A humble microbe called haloarchaea might be the ideal delivery vehicle for a vaccine against Salmonella, as well as many other enteric diseases, according to researchers at the University of Maryland.
Shiladitya DasSarma, PhD, professor of microbiology and immunology in the University of Maryland’s School of Medicine in Baltimore, has received a $100,000 grant from the Bill and Melinda Gates Foundation to study the vaccine’s efficacy against Salmonella, a particularly troublesome killer of children in the developing world.
Haloarchaea thrives in salt water and has properties that naturally mimic the immune response of vaccines. To develop the Salmonella vaccine, Dr. DasSarma and his team splice Salmonella protein antigens and then envelop the doctored microbe in salt, which allows patients to swallow the vaccine.
“There are two key reasons why this organism can be a very effective platform for vaccination,” Dr. DasSarma said. “First, it produces a highly effective adjuvant, so one gets a very strong and long-lived immune reaction. It’s also incredibly hardy. Because it can actually be delivered inside of salt crystals, it would be possible to have a very stable vaccine that doesn’t require refrigeration, which could be a big development for third-world vaccines in general.”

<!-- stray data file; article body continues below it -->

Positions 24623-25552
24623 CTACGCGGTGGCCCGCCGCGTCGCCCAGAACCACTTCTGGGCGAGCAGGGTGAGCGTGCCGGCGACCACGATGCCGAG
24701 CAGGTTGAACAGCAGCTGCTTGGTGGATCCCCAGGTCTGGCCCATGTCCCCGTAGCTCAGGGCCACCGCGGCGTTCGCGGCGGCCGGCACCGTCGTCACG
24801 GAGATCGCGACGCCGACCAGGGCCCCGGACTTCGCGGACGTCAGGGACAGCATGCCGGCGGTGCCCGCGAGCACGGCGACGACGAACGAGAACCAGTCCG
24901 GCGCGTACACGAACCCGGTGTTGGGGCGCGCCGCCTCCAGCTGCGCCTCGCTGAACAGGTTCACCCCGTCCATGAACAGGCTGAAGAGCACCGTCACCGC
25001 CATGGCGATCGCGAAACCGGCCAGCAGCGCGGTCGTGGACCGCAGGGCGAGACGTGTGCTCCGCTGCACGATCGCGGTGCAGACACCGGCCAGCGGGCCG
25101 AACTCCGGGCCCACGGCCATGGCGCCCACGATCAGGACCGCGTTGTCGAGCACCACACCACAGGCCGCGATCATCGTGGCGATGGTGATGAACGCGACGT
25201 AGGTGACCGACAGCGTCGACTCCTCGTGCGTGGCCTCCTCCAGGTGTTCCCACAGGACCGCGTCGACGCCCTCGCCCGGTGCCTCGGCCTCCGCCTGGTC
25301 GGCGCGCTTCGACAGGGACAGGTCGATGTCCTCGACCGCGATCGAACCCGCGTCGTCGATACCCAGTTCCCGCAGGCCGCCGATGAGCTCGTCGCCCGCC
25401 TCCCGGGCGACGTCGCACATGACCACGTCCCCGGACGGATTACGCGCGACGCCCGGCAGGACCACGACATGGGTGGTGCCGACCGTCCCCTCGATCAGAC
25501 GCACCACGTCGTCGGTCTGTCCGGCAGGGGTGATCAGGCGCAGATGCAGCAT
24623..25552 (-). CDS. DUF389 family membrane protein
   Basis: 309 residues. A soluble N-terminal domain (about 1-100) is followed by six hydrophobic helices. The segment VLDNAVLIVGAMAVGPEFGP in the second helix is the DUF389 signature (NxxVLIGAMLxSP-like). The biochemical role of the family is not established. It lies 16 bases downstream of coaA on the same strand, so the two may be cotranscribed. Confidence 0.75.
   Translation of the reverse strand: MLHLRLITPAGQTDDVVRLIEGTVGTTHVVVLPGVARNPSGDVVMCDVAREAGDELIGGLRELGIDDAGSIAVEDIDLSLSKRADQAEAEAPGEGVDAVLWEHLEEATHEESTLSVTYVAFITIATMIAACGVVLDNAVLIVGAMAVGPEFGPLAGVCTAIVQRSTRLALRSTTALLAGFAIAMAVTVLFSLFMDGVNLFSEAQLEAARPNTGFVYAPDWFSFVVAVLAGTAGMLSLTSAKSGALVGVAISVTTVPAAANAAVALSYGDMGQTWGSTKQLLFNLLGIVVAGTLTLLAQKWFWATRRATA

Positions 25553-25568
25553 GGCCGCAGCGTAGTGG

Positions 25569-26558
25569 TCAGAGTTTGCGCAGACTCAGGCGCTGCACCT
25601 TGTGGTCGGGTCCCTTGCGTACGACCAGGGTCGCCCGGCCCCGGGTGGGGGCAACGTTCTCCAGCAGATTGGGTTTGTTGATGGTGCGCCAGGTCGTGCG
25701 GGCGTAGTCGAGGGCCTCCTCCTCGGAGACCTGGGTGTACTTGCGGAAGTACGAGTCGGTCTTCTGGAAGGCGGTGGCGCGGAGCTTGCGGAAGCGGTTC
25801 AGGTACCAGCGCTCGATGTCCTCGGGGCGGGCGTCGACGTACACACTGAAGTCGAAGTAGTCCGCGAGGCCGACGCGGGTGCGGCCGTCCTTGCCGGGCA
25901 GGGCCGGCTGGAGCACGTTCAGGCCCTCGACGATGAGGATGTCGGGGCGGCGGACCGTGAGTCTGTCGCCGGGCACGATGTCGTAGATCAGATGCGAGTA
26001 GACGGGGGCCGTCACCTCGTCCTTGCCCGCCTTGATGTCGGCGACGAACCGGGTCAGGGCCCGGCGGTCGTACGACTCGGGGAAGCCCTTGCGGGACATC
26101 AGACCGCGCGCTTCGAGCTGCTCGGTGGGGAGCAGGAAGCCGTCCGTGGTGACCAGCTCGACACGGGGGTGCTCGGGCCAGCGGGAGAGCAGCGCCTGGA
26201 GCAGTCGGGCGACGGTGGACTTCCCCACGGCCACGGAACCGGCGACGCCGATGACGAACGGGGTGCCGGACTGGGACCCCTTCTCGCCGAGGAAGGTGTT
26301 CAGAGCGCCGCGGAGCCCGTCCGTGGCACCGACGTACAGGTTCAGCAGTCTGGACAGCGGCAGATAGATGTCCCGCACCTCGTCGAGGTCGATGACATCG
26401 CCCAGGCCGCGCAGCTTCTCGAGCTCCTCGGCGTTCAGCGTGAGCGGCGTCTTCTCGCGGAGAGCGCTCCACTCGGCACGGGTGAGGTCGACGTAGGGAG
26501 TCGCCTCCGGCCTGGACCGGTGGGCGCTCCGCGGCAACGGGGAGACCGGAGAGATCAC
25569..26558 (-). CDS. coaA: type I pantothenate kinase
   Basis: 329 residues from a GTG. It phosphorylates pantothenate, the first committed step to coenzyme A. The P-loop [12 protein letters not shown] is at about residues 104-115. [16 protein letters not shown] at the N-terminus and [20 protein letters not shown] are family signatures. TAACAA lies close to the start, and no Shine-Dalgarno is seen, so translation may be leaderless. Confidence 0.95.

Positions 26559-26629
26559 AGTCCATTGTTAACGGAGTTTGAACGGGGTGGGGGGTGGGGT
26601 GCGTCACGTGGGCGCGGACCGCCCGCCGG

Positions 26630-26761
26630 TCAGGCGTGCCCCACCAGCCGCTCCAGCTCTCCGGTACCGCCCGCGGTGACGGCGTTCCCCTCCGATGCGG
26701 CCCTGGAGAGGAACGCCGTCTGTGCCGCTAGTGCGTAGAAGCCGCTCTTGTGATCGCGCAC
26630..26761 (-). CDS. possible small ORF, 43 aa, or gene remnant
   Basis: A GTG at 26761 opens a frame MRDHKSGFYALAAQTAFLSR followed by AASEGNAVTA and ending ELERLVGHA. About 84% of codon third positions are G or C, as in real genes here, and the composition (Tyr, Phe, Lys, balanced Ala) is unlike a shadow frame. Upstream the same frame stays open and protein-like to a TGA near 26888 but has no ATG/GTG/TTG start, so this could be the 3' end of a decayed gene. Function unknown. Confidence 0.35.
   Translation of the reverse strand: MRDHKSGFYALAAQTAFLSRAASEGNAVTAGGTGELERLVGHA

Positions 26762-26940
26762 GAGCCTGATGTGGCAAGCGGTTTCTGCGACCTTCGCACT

Dr. DasSarma suggested that the new platform could have far-reaching public health and food safety implications both in the U.S. and abroad. “For foodborne pathogens in the U.S. in general, children are particularly at risk,” he said. “I could see an effective enteric vaccine being part of the solution for U.S. children. But we have a long way to go. New vaccines are a pretty big undertaking, and we’re just in phase I of a multi-year effort.”